Commentary: Sometimes you just have to hope that you were wrong.
Before the start of this year’s legislative session, I wrote a column headlined, “Kids don’t need another government bureaucracy.” What they did need, I argued, was a reliable funding source for early childhood education, not a new cabinet-level department devoted to the issue.
The state added seven new cabinet-level departments the last time we had a Democratic governor. Departments of Education; Aging and Long-Term Services; Indian Affairs; Veterans Services; Higher Education; Homeland Security and Emergency Management; and Information Technology were all created under Gov. Bill Richardson.
While arguments can be made for each individual department, the creation of seven new cabinet-level agencies greatly increased the size and cost of state government. This year, the first under Democratic Gov. Michelle Lujan Grisham, the Legislature created yet another state agency, the Early Childhood Education and Care Department. And, the governor has just increased salaries for all cabinet secretaries by 17 percent.
“The payoff starts the earlier we get to these kids and their families. The evidence about that, quite frankly, is unequivocal,” Lujan Grisham said at the bill-signing, according to the Albuquerque Journal. “And now we’re going to be in a position to really provide it.”
I hope so.
But it is worth noting that the bill to provide consistent funding for early childhood education by tapping into the state’s permanent fund died again this year in the Senate Finance Committee, as it does every year. Supporters of the new agency argue that it will improve early-childhood outcomes by taking services now provided by the state’s Children Youth & Families Department, Health Department and the Department of Education, and consolidating them under one agency.
“This will eliminate that duplication of services,” said Rep. Linda Trujillo, a co-sponsor of the bill.
So, to eliminate overlap among government agencies, we’re going to create another government agency? I hope that works.
I really do, because I agree with everything the governor said about the need to reach kids early on. But, that is going to require a whole lot more money than the $1.25 million provided by this bill for startup costs of the new department.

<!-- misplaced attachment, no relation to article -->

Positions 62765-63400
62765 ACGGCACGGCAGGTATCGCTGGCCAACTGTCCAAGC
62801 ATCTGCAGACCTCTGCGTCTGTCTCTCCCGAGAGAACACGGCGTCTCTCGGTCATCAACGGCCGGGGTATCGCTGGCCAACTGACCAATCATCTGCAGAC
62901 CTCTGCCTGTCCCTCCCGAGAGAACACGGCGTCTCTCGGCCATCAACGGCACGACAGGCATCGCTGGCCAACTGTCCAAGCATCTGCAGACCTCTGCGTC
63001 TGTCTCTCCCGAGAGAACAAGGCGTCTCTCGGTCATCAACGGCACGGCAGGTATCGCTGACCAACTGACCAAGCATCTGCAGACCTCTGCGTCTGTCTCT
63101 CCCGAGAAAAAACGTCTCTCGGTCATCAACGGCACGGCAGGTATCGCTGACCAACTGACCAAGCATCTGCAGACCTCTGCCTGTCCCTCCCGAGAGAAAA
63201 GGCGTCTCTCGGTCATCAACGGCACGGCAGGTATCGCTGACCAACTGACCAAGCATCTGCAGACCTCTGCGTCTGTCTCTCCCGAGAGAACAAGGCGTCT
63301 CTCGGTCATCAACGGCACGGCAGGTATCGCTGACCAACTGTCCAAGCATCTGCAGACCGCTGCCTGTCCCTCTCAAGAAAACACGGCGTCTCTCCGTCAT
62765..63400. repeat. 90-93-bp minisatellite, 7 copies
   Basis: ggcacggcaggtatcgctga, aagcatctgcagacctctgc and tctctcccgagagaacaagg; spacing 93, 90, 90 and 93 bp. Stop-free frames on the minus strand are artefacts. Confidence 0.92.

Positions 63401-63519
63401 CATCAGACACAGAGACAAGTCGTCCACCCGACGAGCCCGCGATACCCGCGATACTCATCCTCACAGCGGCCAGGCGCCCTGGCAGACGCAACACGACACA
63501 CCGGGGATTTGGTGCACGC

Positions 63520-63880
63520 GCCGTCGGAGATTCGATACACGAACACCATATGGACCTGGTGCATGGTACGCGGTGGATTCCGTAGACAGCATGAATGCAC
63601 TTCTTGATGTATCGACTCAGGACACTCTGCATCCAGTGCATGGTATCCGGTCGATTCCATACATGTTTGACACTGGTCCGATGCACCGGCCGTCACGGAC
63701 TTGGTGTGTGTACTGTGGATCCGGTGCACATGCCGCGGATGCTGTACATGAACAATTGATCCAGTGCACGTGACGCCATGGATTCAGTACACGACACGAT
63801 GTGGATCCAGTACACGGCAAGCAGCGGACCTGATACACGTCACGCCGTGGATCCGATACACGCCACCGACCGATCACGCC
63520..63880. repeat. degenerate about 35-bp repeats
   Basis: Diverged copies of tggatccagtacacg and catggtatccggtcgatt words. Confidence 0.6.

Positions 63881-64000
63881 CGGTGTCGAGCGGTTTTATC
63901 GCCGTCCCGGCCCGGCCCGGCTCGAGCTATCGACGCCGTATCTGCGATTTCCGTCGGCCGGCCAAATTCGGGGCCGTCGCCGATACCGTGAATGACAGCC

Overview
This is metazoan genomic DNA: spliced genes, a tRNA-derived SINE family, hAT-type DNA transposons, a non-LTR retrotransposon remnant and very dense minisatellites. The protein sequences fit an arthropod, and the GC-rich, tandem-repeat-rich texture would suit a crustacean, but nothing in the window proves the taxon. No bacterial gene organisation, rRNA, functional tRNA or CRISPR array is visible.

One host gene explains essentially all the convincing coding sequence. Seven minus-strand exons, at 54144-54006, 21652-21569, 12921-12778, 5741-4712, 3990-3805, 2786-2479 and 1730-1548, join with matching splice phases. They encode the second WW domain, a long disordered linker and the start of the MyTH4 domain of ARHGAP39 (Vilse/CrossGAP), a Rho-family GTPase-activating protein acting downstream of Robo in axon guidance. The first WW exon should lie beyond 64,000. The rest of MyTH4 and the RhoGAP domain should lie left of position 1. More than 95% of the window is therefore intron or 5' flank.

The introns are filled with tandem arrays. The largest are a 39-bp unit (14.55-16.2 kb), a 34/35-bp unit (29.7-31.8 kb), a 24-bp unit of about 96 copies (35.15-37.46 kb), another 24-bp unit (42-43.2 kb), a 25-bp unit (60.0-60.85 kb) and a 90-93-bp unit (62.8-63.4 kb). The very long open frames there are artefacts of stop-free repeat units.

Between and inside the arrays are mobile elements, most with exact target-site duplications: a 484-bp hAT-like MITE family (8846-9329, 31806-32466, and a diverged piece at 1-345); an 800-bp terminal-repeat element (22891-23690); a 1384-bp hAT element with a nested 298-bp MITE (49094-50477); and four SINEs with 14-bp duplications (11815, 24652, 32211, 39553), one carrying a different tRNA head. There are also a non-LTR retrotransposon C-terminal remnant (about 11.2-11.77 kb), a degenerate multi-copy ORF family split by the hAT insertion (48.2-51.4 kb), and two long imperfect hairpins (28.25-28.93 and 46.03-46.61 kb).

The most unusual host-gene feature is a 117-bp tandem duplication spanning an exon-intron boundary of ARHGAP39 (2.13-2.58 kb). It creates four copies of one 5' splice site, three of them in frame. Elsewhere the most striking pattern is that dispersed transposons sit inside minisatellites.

Which brings me back to the Senate Finance Committee. The bill under consideration this year would have increased the annual permanent fund distribution from 5 percent to 5.5 percent, generating an additional $75 million a year by 2021.
Finance Committee Chairman John Arthur Smith refused to put the issue to a vote, so it never reached the Senate floor. Just as all of the previous efforts to tap into the permanent fund have died in Senate Finance without a vote.
Opponents of increasing the distribution argue that the permanent fund is based on a finite resource - oil and gas. The fund is intended to provide a permanent revenue source for schools after the wells run dry.
The state is saving for a day that will never come, argues Chris Erickson, head of the Economics Department at NMSU.
New technologies like fracking and directional drilling have made the supply of gas and oil nearly inexhaustible, Erickson said. Ecological concerns will force a change to new energy sources long before the wells run dry.
The state does need to prepare for a time when gas and oil will no longer be a primary revenue source. But, those solutions and innovations will come from the children we are educating today.
And right now, we’re doing a lousy job. Constitutionally inadequate, according to a district court judge. Among the worst in the country, according to national rankings.
I hope the new department will help. But I fear that the problem is a lack of funding, not a lack of bureaucrats.
Walter Rubel can be reached at firstname.lastname@example.org.